DMARC forwarding is the process of forwarding an email from the recipient to another recipient. Forwarding can be manual or automatic. Manual forwarding occurs when a recipient manually forwards an email to another recipient, while automatic forwarding happens when an email is automatically forwarded to another recipient.

What are the types of DMARC forwarding?

There are two types of DMARC forwarding, manual and automatic forwarding. Manual forwarding occurs when a recipient receives an email and manually forwards it to another recipient. Automatic forwarding happens when an email is forwarded automatically to another recipient through email gateways, old email accounts, or colleges and universities.

What are the problems with DMARC forwarding?

When an email is automatically forwarded, problems with email authentication may occur. SPF will usually break in this scenario because the sending server will not be included in the SPF record for your company. If your DMARC policy is on a Quarantine or Reject policy, this will result in the email being delivered in the spam box, or not being delivered at all.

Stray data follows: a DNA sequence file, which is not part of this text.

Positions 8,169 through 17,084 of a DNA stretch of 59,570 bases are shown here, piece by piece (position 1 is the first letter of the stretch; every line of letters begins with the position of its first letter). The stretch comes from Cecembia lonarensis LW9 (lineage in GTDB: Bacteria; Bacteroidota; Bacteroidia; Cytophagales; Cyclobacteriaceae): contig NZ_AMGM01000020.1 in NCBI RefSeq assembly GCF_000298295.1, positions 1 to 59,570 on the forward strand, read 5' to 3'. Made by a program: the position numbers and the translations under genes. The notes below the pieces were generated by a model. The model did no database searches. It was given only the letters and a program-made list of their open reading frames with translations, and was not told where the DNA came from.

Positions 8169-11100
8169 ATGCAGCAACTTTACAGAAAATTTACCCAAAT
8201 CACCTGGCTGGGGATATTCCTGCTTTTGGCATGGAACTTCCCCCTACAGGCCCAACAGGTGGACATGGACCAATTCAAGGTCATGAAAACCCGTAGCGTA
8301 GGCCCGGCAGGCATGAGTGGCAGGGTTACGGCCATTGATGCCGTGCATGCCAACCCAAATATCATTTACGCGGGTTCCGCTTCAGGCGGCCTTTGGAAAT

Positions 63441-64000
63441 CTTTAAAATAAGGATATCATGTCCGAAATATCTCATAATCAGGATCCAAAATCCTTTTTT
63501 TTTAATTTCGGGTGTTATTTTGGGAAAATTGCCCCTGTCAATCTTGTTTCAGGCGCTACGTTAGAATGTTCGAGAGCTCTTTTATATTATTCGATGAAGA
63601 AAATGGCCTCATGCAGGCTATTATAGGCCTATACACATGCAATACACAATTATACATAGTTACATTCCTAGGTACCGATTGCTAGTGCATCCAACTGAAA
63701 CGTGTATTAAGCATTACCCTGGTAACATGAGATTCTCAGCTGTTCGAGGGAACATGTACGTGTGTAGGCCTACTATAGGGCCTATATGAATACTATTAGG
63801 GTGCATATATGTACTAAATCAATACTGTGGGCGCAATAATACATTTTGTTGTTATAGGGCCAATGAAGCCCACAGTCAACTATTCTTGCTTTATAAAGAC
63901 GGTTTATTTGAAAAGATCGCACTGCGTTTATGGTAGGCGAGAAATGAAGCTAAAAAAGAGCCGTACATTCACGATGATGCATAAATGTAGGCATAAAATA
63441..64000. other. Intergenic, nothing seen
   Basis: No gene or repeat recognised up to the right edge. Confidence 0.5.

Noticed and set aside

How does DMARC authentication work with DMARC forwarding?

DKIM is designed to survive automatic forwarding. A hash is appended to the email with DKIM, calculated using the message body and some of the mail headers that require your private key. If these parts are not changed in any way by the forwarder, the DKIM signature will be preserved and can still be validated by the final receiver of the message.

What is a local policy in DMARC?

Local policy in DMARC indicates that the ISP sending the DMARC report has applied a certain local policy to the messages which results in a different DMARC policy being applied than expected based on the DKIM and/or SPF data for that message. This could mean that an email was still placed in the inbox even though the message should be rejected or quarantined based on the DMARC data. ISPs are free to apply a local policy on incoming mail, and this can differ per ISP.